Dr WOODRUFF (Franklin) - Mr Deputy Speaker, Tasmanians have a very special connection to their waterways. We are prolific campers, fishers and swimmers and we cherish the island and its incredible coastlines and rivers.
The palawa people lived sustainably from the bounty of the sea long before Europeans were even aware that lutruwita existed. People living in coastal communities around the state or visiting their favourite beaches are highly attuned to their place and we notice the smallest changes, the shifting sandbars and the erosion of a favourite fishing spot.
The gradual increase in heavy-duty ropes and black plastic piping that is being washed up onto shorelines around the state have not gone unnoticed by locals, but it was the stinking mass of filamentous algae in Long Bay on the Tasman Peninsula in December last year that would not have been missed by anybody.
The peninsula residents were expected to suffer the idea that the massive expansion of Tassal's fish farm operations into Long Bay had nothing to do with the green slime that was choking the seagrass there, but anybody who saw Long Bay beforehand understands that the approximately 150 tonnes of dissolved nitrogen from the nearby fish farm operation clearly was the cause.
The fact is Tasmanians know what is going on and they are seeing step changes in marine ecosystems around beaches that are being spoiled and are watching waterways being emptied of fish. They know something is very wrong.
The most recent evidence was a tremendous amount of filamentous algae that washed up on the incredibly popular and beautiful White Beach near Nubeena on the peninsula. A resident called my office gobsmacked and emotional at the sight. Residents have never seen that level of algae on White Beach. It has always been a pristine, white sand coastline.
It beggars belief that the nutrient load from the local Tassal farm operation that wasrecently established is not obviously the cause, if not a major contributor if not the total cause.
We wrote to the EPA and we are not satisfied with the answers that were provided. They were vague, they were non-specific, they were limp. They were essentially unconcerned and had no substance in their ability or preparedness to do anything concrete to either investigate or to make sure that this situation does not happen again.
The community is not going to take this sort of rubbish lying down. They are sick of the paper shuffling waffle and the inaction when damage occurs like this. It is the outright rubberstamping by the Government of industry expansion and self-monitoring of impacts on the environment that is making people sick. They are seeing the changes in their coastlines and the waterways that they love are getting worse and they are not going to put up with it any longer.
This week, the Bruny Island Killora Community Association joined with the Tasmanian Alliance for Marine Protection. They are calling for fish farm operations to leave the north D'Entrecasteaux Channel off Bruny Island. It is the constant noise and lights which has turned this peaceful area into an industrial farming wastewater landscape. They cannot deal with it any longer. The community were never consulted about the appropriateness of that site.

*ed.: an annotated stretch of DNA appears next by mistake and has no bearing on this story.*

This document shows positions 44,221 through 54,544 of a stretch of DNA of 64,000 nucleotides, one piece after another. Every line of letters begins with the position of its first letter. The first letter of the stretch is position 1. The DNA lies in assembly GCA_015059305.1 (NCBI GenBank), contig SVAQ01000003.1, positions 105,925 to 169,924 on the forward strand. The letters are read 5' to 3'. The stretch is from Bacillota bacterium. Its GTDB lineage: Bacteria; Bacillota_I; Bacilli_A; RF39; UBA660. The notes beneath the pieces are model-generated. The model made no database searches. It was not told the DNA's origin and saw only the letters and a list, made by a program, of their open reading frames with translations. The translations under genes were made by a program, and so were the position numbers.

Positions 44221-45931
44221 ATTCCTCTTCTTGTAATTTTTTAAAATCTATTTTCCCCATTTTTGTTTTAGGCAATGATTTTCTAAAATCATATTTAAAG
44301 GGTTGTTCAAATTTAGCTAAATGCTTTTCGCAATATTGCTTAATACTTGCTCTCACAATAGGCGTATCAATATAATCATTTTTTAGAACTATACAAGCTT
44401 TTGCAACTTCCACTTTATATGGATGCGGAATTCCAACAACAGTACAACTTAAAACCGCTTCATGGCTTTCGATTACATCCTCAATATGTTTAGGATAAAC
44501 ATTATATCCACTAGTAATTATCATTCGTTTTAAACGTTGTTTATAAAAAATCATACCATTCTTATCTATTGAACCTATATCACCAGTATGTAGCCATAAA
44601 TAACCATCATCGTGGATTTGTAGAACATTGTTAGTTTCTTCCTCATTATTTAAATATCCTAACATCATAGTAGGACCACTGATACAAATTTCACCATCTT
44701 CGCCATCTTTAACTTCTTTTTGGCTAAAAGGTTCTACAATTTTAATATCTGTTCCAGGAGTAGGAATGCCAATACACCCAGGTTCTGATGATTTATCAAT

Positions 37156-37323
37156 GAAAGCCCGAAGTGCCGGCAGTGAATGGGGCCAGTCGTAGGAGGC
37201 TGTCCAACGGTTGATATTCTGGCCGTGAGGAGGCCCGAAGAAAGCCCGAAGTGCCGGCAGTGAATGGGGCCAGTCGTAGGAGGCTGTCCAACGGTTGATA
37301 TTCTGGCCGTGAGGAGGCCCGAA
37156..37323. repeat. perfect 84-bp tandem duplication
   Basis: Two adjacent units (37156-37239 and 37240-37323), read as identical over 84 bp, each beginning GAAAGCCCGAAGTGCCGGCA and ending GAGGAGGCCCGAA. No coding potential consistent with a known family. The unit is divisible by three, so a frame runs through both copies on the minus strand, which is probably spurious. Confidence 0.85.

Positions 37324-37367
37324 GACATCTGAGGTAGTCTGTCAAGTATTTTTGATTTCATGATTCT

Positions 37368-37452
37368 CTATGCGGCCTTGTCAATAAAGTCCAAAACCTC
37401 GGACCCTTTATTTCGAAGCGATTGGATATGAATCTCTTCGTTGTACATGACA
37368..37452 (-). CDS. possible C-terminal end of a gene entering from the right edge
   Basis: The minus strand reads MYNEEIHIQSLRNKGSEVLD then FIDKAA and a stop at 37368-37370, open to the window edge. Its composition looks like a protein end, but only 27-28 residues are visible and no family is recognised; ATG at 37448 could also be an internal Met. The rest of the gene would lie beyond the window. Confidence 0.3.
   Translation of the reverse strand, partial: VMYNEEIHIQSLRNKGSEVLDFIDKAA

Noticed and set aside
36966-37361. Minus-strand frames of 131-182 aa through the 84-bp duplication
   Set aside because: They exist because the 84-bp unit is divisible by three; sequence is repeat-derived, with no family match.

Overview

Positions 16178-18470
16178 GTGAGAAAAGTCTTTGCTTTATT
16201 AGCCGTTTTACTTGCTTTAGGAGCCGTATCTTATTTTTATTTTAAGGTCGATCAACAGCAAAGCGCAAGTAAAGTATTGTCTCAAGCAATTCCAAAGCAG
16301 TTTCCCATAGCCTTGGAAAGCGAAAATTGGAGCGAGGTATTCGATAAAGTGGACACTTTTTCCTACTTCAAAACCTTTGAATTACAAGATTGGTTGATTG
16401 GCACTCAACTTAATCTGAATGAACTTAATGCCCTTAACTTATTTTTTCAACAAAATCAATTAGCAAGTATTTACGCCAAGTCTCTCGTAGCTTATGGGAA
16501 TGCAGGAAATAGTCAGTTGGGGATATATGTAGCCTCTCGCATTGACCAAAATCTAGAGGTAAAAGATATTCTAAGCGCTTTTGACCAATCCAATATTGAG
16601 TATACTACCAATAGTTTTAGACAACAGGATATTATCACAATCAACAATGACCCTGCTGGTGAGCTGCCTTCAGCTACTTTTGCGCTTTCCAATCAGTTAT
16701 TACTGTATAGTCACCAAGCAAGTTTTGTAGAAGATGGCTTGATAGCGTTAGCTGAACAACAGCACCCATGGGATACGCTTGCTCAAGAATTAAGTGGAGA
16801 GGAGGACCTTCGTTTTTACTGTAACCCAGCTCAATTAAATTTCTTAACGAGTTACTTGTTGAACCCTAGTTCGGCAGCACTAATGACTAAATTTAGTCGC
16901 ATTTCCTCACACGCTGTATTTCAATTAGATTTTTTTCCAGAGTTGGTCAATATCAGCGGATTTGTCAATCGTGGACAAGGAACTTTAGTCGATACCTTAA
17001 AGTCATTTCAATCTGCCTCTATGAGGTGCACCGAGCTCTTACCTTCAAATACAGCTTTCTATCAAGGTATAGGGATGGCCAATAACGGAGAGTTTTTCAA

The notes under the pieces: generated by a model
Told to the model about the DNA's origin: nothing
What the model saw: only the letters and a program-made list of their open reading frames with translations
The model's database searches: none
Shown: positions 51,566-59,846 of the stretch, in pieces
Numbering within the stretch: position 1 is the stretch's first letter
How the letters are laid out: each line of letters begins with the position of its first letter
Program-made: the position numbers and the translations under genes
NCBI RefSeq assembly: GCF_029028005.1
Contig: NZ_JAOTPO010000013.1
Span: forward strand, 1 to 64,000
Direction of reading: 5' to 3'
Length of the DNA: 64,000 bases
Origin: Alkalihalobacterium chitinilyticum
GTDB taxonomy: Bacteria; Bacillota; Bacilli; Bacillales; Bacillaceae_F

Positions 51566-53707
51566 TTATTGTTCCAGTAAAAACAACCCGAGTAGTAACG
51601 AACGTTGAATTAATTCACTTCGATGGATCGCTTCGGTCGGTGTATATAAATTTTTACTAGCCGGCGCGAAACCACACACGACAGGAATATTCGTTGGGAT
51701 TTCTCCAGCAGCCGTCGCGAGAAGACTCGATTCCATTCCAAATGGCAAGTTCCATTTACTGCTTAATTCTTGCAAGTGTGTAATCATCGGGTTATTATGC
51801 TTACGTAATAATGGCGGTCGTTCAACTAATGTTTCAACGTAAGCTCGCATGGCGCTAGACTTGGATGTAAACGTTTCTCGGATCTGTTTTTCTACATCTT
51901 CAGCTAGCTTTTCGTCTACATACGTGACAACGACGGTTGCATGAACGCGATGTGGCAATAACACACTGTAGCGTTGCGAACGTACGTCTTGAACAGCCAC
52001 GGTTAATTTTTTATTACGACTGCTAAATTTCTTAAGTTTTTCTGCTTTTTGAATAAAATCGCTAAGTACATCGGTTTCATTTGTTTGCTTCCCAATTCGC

The flourishing fish rich marine channel was changed from public to private at the stroke of a pen and they were never asked. Bruny locals are gravely concerned that the north D'Entrecasteaux Channel has been fundamentally damaged by large scale fish farming. The shallow waters and the weak currents just cannot flush out the immense amount of fish waste that is going into the area.
Gone are the flatheads, gone are the scallops. Instead there is algae and jellyfish. The north D'Entrecasteaux Channel ecological collapse is not a one-off occurrence. The disaster of Macquarie Harbour should have been warning enough about the woeful state of our regulation and our planning framework. It should be protecting marine life from the impacts of fish farming but instead it is entirely toothless.
Currently, the industry can effectively pick and choose where they want to farm and the functioning, so-called, of the Marine Farm Planning Review Panel process was axed by the Labor Party and now is ultimately dictated to by the minister of the day. We saw that process play out during the Storm Bay assessment. The EPA does not have any say over where fish pens are located. This means that the Marine Farm Planning Review Panel is the only body able to conduct an environmental assessment before a lease is established. During the Storm Bay assessment, two independent expert scientists resigned from the panel because the process they said was 'inherently compromised'.
I am not surprised that communities around the Tasman Peninsula and Bruny Island have lost faith in working with the industry and the Government to sort our fish farm impacts. Good on them for standing up and coming out and making a stand. I am very confident more people will come out and join them.
Until we completely rework the laws that govern the industry and put the emphasis back on the community to have a say, and on scientists to regulate for the protection of the environment, we will not have sustainable industry and we will have increasing loss of marine diversity.